The deployment of a ten-person monitoring team from the African Union, with no military protection, can do virtually nothing to enforce the April 8, 2004 cease-fire, even if augmented by another 100 or so unprotected monitors. Indeed, Khartoum will certainly test the viability of this monitoring force as soon as it is deployed. Access for investigating cease-fire violations will be restricted as fully as possible, with Khartoum granting only what is required to have this woefully inadequate force stand (at least for the expedient) as an “international response” to Darfur’s catastrophe.
However shocking Darfur’s casualty figures may be, there is nothing surprising about them. They have grown relentlessly, remorselessly, inexorably from Khartoum’s genocidal conduct of war over many months. There is nothing surprising about the US Agency for International Development figure of 2.2 million “war-affected” (the UN figure is now 2 million). The number has grown from the violent displacement of African civilian populations, primarily the Fur, the Massaleit, and the Zaghawa. Displacement has been engineered by the systematic, widespread destruction of African villages, water sources, foodstocks, seeds and agricultural implements. Mass executions of men and boys, the gang-raping of girls and women, and the use of torture have all contributed to the displacement of over 1.2 million people. Terrorized civilians have fled in ever-greater numbers into concentrations camps.
Of the more than 1 million internally displaced persons (another 200,000 have been displaced to Chad), more than half are in camps—most with no humanitarian access whatsoever. Conditions in these inaccessible camps are utterly appalling, with little food and water, and no sanitary facilities. Kailek, in South Darfur, offers a terrible example. This was the site of a camp assessed by a UN inter-agency investigative team in late April 2004. The team found “a strategy of systematic and deliberate starvation,” a policy of “imprisonment,” a “policy of forced starvation,” an unreported catastrophic “child mortality rate of 8-9 per day,” and the continued obstruction of humanitarian aid for this critically distressed, forcibly confined population. This assessment led these professional humanitarian aid workers to make explicit comparison to the Rwandan genocide.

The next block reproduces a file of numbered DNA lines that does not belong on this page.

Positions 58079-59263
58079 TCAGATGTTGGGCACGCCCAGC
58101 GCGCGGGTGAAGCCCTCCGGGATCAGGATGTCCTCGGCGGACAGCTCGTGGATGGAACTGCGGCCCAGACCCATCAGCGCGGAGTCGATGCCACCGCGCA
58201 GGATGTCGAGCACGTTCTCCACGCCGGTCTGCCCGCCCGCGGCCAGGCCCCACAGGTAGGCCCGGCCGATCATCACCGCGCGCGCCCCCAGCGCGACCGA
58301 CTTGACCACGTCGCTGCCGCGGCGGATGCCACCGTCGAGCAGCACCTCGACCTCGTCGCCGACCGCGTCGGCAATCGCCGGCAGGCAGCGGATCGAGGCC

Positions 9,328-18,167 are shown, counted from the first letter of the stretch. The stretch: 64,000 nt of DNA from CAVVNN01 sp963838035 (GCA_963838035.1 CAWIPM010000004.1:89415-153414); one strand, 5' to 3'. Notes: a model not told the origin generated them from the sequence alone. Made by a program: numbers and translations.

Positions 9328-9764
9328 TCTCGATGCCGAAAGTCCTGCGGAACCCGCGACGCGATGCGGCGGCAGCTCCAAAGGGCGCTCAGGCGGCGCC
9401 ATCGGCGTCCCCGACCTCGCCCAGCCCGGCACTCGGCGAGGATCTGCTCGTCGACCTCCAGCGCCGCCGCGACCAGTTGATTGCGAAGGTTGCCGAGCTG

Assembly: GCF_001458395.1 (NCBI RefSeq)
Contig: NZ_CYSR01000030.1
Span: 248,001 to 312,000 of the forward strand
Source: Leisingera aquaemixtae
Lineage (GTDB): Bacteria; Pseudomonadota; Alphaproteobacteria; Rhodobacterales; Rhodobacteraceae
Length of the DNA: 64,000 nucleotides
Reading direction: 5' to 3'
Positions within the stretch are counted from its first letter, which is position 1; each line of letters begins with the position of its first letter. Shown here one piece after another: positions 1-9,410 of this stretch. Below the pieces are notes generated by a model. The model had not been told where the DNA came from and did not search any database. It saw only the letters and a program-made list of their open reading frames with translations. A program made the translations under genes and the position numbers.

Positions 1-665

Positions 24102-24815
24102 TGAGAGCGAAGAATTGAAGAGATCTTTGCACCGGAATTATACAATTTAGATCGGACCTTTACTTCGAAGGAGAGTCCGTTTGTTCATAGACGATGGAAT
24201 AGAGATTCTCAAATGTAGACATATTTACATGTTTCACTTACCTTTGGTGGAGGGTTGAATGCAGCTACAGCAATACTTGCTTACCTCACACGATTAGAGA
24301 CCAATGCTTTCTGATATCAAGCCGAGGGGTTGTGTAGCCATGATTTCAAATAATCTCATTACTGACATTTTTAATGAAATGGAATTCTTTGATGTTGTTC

And those camps to which there is humanitarian access are hardly havens of safety. UN officials report that, “In some refugee camps, the infant mortality rate is already 25 times the international average” (BBC, June 4, 2004). Doctors Without Borders/Mdecins Sans Frontires reports that a “recent nutritional survey shows dangerously high levels of malnutrition and mortality and a rapidly deteriorating food security situation. With already high levels of excess deaths and malnutrition, the whole population is teetering on the verge of mass starvation” (“On the Brink of Mass Starvation in Darfur” [New York], May 20, 2004).
UN World Health Organization Director-General Lee Jong-wook recently declared: “Death and disease spiral upwards when there is inadequate food, unsafe water, improper sanitation and shelter, widespread violence, lack of public health inputs like vaccinations and insufficient access to medical care. These are the realities of the current crisis in Darfur.” (CNN June 2, 2004)
And the seasonal rains have now begun. Road corridors are more frequently severed, and recent heavy rains in the southernmost part of the refugee-hosting area of Chad cut several transport roads. The rains began in Nyala, South Darfur, yesterday (June 6, 2004). Water-borne diseases are poised to explode, even as many lives are now being lost to disease and the effects of malnutrition. These deaths are in addition to the perhaps 40,000-60,000 who have already perished. Camp populations will be more and more vulnerable as the rainy season advances and humanitarian access from Chad is fully cut off. Violence continues to create insecurity that makes resumption of productive agricultural lives impossible to imagine for the foreseeable future.